The organic movement began in the 1930s and 1940s as a reaction to agriculture's growing reliance on synthetic fertilizers. Artificial fertilizers had been created during the 18th century, initially with superphosphates and then ammonia derived fertilizers mass-produced using the Haber-Bosch process developed during World War I. These early fertilizers were cheap, powerful, and easy to transport in bulk. The 1940s has been referred to as the 'pesticide era'. Sir Albert Howard is widely considered to be the father of organic farming. Rudolf Steiner , an Austrian philosopher, made important strides in the earliest organic theory with his biodynamic agriculture. More work was done by J.I. Rodale in the United States, Lady Eve Balfour in the United Kingdom, and many others across the world.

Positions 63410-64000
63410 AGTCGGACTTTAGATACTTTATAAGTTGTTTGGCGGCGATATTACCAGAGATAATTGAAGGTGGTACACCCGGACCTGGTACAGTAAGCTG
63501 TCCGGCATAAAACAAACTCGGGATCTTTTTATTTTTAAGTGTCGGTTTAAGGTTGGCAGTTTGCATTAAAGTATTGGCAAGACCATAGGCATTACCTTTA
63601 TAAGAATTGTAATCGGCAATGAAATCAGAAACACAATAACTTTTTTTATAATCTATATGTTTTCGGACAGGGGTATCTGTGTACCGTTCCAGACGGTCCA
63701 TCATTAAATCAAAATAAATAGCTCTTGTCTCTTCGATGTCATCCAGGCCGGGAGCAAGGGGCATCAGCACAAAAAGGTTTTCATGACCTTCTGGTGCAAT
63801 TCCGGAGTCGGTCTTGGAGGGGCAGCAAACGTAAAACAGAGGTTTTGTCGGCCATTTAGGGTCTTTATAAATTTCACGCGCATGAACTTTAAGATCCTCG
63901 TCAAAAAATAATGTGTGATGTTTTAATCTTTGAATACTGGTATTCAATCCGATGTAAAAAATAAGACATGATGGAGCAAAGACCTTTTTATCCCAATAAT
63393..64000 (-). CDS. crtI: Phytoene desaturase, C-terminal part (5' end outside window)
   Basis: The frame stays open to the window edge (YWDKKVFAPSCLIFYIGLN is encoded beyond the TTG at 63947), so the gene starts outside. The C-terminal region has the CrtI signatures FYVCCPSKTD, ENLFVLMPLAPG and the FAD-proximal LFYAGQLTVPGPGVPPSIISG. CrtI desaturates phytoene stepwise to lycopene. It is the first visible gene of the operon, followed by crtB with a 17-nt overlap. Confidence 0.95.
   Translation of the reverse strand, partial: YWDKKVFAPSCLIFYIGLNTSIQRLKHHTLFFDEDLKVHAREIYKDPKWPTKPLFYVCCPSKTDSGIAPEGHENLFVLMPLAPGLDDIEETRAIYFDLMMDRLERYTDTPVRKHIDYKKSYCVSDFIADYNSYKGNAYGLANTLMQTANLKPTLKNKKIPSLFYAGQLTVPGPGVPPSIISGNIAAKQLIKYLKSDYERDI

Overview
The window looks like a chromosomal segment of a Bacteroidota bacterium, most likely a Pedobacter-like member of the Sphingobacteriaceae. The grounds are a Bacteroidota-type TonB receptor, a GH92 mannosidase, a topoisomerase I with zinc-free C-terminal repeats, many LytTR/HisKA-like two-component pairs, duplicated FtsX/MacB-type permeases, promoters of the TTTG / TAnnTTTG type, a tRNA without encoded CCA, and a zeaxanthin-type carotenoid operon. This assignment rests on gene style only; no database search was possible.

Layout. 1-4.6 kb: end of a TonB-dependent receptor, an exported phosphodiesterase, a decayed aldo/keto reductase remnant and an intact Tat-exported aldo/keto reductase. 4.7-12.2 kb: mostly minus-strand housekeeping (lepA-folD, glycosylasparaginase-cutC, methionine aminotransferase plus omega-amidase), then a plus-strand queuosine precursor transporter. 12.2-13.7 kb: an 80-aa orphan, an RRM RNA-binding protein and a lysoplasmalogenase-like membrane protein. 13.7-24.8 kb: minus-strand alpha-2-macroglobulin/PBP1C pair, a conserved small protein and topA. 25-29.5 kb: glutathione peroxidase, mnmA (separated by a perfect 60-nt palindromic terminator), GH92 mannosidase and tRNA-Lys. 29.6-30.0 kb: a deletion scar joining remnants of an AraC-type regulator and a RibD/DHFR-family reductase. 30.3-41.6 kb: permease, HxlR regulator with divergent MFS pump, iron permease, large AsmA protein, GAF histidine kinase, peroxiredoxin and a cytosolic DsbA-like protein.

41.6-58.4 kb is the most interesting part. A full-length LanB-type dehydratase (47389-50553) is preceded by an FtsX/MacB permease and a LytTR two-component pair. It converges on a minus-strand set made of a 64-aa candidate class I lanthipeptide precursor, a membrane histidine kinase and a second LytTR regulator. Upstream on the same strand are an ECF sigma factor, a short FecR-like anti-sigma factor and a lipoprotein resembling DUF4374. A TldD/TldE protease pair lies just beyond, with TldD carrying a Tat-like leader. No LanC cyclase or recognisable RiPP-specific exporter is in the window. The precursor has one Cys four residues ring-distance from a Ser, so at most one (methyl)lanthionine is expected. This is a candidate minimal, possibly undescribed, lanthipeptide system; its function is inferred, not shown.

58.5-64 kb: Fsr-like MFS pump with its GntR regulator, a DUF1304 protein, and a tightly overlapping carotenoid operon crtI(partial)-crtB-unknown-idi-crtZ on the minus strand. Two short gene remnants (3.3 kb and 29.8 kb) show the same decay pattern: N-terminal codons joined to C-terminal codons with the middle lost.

As a percentage of total agricultural output, organic farming has remained tiny since its beginning. As environmental awareness and concern increased, the originally supply-driven movement became demand-driven. Standardized certification brought premium prices, and in some cases government subsidies attracted many farmers into converting. In the developing world, many farmers farm according to traditional methods but are not certified. In other cases, farmers in the developing world have converted out of necessity. As a proportion of total global agricultural output, organic output remains small, but it has been growing rapidly in many countries, notably in Europe.